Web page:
During the YA Conference, traditionally one day is dedicated to organize workshops which reflect more detailed on – preferably – the conference theme. It is free to the LOC to plan in this workshop, for inspiration check previous conference programs.

During the conference

The LOC is responsible for the organization of the event, but the LOC can benefit from the assistance of CT members that are present at the conference.




11th AESOP Young Academics Conference 2017: Planning and Entrepreneurship


PLANNING AND ENTREPRENEURSHIP

Planning and Public Policy at the Intersection of Top-down and Bottom-up Action


11th AESOP Young Academics Conference
Technical University of Munich
Chair of Urban Development
10 - 13 April 2017

Introduction

Between 10 and 13 April 2017, The Chair of Urban Development at the Architecture Department of the Technical University of Munich (TUM) will host this year's edition of the international AESOP Young Academics Conference in Munich. AESOP is the Association of European Schools of Planning, and the Young Academics conference is the largest gathering of young scholars – PhD students and PostDocs – from urban planning and other related fields in Europe, which attracts researchers from all European countries and beyond.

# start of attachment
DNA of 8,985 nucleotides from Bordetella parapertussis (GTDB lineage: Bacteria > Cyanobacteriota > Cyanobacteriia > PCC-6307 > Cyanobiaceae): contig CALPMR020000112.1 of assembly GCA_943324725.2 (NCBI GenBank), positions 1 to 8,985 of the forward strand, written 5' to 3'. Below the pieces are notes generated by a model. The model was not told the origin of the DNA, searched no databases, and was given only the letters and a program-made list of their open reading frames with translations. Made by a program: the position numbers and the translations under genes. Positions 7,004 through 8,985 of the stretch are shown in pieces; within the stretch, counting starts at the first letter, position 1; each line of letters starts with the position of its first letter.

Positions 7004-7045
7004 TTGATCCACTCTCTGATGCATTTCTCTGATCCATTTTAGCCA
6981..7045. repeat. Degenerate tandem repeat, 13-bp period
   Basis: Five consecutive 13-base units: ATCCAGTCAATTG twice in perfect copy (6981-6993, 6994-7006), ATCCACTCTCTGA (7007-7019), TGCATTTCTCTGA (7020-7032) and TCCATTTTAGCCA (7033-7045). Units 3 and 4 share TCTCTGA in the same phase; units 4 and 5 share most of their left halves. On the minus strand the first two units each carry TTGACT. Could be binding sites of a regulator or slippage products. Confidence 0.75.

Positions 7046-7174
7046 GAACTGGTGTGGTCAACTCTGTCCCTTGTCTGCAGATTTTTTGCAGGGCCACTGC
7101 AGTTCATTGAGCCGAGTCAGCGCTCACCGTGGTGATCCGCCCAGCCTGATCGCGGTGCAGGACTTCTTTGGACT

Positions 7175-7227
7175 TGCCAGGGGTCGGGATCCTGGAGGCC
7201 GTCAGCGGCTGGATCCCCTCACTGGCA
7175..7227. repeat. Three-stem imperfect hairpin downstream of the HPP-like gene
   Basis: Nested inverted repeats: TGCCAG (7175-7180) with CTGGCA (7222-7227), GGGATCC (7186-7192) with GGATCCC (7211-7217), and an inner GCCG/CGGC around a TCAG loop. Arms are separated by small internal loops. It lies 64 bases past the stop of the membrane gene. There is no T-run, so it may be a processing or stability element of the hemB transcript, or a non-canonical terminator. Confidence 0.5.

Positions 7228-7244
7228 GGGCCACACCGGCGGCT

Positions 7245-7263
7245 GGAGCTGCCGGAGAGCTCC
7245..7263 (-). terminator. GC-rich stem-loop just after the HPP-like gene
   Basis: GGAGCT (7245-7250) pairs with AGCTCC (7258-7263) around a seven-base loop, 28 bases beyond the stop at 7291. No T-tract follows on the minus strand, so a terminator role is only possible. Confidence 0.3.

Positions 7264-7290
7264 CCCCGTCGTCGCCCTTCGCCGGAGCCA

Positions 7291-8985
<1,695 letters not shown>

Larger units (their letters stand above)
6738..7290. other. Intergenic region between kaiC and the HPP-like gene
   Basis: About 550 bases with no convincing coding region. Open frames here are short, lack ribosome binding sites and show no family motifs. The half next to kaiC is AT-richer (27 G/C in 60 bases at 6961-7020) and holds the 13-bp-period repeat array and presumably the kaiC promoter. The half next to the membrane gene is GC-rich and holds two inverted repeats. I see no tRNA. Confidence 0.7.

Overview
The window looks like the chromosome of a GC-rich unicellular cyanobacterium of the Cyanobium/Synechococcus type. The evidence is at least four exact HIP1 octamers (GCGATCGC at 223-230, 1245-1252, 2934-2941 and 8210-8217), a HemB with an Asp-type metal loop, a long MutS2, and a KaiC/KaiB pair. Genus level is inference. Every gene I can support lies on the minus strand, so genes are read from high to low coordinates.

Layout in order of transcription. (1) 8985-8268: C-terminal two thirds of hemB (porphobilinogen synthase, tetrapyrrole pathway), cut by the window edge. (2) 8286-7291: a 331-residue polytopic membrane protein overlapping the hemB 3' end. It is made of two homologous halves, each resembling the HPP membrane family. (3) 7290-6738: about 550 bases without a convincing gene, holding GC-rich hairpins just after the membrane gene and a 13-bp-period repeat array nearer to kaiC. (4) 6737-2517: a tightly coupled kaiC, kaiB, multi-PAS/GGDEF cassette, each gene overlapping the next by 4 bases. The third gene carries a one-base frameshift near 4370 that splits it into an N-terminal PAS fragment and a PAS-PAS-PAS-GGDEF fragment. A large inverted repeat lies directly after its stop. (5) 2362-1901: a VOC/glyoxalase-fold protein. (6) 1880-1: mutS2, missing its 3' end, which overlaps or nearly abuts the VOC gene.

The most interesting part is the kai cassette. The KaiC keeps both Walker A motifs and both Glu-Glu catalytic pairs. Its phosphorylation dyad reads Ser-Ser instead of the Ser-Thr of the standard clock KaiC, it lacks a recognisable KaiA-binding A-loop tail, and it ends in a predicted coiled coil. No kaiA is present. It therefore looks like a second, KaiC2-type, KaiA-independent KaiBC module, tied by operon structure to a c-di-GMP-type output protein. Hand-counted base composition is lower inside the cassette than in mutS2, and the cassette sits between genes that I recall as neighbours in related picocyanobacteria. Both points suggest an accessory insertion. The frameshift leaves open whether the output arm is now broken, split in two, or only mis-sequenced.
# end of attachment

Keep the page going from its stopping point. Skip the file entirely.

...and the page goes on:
We encourage inter-/multi-disciplinary contributions on the conference theme that present empirical research and/or theoretical discussions. We invite PhD students, post-docs, early-stage career researchers but also young activists or practitioners to submit their contributions to the YA Conference.

The conference is a four-day event around the successful frame developed by the YA: four keynote talks, two parallel tracks for presentation of 40-50 papers by young academics, as well as workshops and roundtables.

The conference is free of charge for participants whose abstract was accepted. The track chairs will decide on a best paper prize to be awarded, which has the chance to be published in DISP - The Planning Review.



Theme: “Planning and Entrepreneurship”

Widespread scepticism towards planning and technocratic government interventions on behalf of businesses and the public has led the discipline in crisis, from which it has not fully recovered. Entrepreneurs, in the form of commercial and civil initiatives are sometimes filling the void that planning leaves - hence, we embrace a 'wide' definition of 'entrepreneurship'. At the same time, technological innovations are accelerating social change. It is time for new planning theories and practices. The Young Academics community is a particularly suitable forum to discuss these trends.